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Humanists of Colorado Message Board › Orwell: more right than he knew, Part 2 of 2

Orwell: more right than he knew, Part 2 of 2

A former member
Post #: 190
Kept a one-paragraph overlap below . . . --KR

The decision not to release the memo is noteworthy because the Obama administration -- in particular the Office of Legal Counsel -- has sought to portray itself as more open than the Bush administration was. By turning down the foundation's request for a copy, the department is ensuring that its legal arguments in support of the FBI's controversial and discredited efforts to obtain telephone records will be kept secret.

What's extraordinary about the Obama DOJ's refusal to release this document is that it does not reveal the eavesdropping activities of the Government but only its legal rationale for why it is ostensibly permitted to engage in those activities. The Bush DOJ's refusal to release its legal memos authorizing its surveillance and torture policies was unquestionably one of the acts that provoked the greatest outrage among Democratic lawyers and transparency advocates (see, for instance, Dawn Johnsen's scathing condemnation of the Bush administration for its refusal to release OLC legal reasoning: "reliance on 'secret law' threatens the effective functioning of American democracy" and "the withholding from Congress and the public of legal interpretations by the Justice Department Office of Legal Counsel (OLC) upsets the system of checks and balances between the executive and legislative branches of government."

The way a republic is supposed to function is that there is transparency for those who wield public power and privacy for private citizens. The National Security State has reversed that dynamic completely, so that the Government (comprised of the consortium of public agencies and their private-sector "partners") knows virtually everything about what citizens do, but citizens know virtually nothing about what they do (which is why WikiLeaks specifically and whistleblowers generally, as one of the very few remaining instruments for subverting that wall of secrecy, are so threatening to them). Fortified by always-growing secrecy weapons, everything they do is secret -- including even the "laws" they secretly invent to authorize their actions -- while everything you do is open to inspection, surveillance and monitoring.

This dynamic threatens to entrench irreversible, absolute power for reasons that aren't difficult to understand. Knowledge is power, as the cliché teaches. When powerful factions can gather unlimited information about citizens, they can threaten, punish, and ultimately deter any meaningful form of dissent: J. Edgar Hoover infamously sought to drive Martin Luther King, Jr. to suicide by threatening to reveal King's alleged adultery discovered by illicit surveillance; as I described earlier today in my post on New York's new Attorney General, Eliot Spitzer was destroyed in the middle of challenging Wall Street as the result of a massive federal surveillance scheme that uncovered his prostitution activities. It is the rare person indeed with nothing to hide, and allowing the National Security State faction unfettered, unregulated intrusive power into the private affairs of citizens -- as we have been inexorably doing -- is to vest them with truly awesome, unlimited power.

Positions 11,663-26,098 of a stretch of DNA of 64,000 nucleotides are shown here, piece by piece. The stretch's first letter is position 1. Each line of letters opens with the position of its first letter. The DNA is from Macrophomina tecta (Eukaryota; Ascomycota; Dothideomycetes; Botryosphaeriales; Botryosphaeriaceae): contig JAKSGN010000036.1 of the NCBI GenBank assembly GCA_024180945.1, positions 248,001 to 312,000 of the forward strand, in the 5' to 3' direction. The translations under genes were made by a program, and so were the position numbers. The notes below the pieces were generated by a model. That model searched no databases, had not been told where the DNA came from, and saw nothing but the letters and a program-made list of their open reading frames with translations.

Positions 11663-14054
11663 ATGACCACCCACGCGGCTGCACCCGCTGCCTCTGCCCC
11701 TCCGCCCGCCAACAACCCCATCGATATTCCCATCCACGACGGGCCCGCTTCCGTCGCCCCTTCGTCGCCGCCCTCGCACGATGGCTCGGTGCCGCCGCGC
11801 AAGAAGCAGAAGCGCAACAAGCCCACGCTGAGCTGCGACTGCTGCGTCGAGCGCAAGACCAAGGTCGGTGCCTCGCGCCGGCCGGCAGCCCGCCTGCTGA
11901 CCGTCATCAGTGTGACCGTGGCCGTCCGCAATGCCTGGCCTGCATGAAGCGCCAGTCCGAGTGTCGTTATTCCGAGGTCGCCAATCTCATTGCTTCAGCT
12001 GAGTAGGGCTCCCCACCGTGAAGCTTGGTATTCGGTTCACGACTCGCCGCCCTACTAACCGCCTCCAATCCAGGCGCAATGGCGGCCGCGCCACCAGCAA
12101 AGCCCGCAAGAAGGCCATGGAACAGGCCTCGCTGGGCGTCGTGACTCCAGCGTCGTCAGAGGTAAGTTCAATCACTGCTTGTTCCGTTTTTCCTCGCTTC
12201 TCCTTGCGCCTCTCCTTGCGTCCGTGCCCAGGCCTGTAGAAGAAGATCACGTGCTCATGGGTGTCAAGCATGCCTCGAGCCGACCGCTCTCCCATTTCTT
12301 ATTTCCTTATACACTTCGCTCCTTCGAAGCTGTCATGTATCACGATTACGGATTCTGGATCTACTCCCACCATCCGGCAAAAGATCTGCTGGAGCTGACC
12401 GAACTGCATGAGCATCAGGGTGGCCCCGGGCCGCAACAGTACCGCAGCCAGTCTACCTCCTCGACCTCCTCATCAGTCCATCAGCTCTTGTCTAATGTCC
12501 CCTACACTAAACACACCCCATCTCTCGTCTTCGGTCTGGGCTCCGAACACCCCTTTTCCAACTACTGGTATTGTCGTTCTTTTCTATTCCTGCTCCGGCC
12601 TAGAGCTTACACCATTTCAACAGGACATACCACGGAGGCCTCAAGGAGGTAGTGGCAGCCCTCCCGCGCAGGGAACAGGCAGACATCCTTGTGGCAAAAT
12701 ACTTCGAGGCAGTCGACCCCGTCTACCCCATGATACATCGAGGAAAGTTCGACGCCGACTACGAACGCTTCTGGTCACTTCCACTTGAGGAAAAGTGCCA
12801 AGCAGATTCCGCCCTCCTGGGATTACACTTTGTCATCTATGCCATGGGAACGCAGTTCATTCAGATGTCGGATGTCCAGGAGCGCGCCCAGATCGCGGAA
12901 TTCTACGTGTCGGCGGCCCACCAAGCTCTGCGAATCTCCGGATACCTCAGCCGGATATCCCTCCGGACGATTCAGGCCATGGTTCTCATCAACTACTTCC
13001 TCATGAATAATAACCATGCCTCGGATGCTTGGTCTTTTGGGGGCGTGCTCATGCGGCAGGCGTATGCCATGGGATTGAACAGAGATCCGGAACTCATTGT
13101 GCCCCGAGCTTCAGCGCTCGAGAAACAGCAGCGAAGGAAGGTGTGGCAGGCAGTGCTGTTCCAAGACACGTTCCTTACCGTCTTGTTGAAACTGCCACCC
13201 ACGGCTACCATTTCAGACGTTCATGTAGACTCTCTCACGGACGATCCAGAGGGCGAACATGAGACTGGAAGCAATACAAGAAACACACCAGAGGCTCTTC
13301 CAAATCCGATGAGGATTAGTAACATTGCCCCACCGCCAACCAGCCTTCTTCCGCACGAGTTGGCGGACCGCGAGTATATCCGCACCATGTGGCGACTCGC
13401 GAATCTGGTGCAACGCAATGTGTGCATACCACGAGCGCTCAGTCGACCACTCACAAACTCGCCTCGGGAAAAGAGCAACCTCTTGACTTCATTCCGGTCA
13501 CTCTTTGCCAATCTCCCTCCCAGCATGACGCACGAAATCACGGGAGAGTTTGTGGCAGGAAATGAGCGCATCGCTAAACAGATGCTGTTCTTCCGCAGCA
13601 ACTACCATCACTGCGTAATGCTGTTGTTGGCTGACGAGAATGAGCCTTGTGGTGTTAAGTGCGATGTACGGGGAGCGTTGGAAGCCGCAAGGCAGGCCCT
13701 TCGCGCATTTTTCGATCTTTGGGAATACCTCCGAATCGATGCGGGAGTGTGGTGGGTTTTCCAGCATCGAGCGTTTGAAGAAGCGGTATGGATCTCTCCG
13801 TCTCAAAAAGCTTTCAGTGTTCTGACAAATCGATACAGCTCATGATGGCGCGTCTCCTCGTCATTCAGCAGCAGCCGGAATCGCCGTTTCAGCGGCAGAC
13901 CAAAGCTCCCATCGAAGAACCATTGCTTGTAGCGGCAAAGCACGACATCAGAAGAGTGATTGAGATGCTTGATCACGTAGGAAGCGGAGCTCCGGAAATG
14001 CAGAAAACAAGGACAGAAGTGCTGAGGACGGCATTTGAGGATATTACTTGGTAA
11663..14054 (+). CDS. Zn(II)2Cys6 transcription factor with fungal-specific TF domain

Conversely, allowing government officials to shield their own conduct from transparency and (with the radical Bush/Obama version of the "State Secrets privilege") even judicial review ensures that National Security State officials (public and private) can do whatever they want without any detection and (therefore) without limit or accountability. That is what the Surveillance State, at its core, is designed to achieve: the destruction of privacy for individual citizens and an impenetrable wall of secrecy for those with unlimited surveillance power. And as these three events just from the last 24 hours demonstrate, this system -- with fully bipartisan support --- is expanding more rapidly than ever.


UPDATE: I confused the timing of the second incident I mentioned here: the White House's proposal to expand NSL's to include Internet records. That actually occurred last July. But I also neglected to include in this list the Obama White House's September demands that all ISP's and manufacturers of electronic communication devices (such as Blackberries) provide "backdoors" for government surveillance, so that bolsters the points I made here.


UPDATE II: So patently illegal is Obama's war in Libya as of today that media reports are now coming quite close to saying so directly; see, for instance, this unusually clear CNN article today from Dana Bash. As a result, reporters today bombarded the White House with questions about the war's legality, and here is what happened, as reported by ABC News' Jake Tapper:

Talk about "secret law." You're not even allowed to know the White House's rationale (if it exists) for why this war is legal. It simply decrees that it is, and you'll have to comfort yourself with that. That's how confident they are in their power to operate behind their wall of secrecy: they don't even bother any longer with a pretense of the most minimal transparency.
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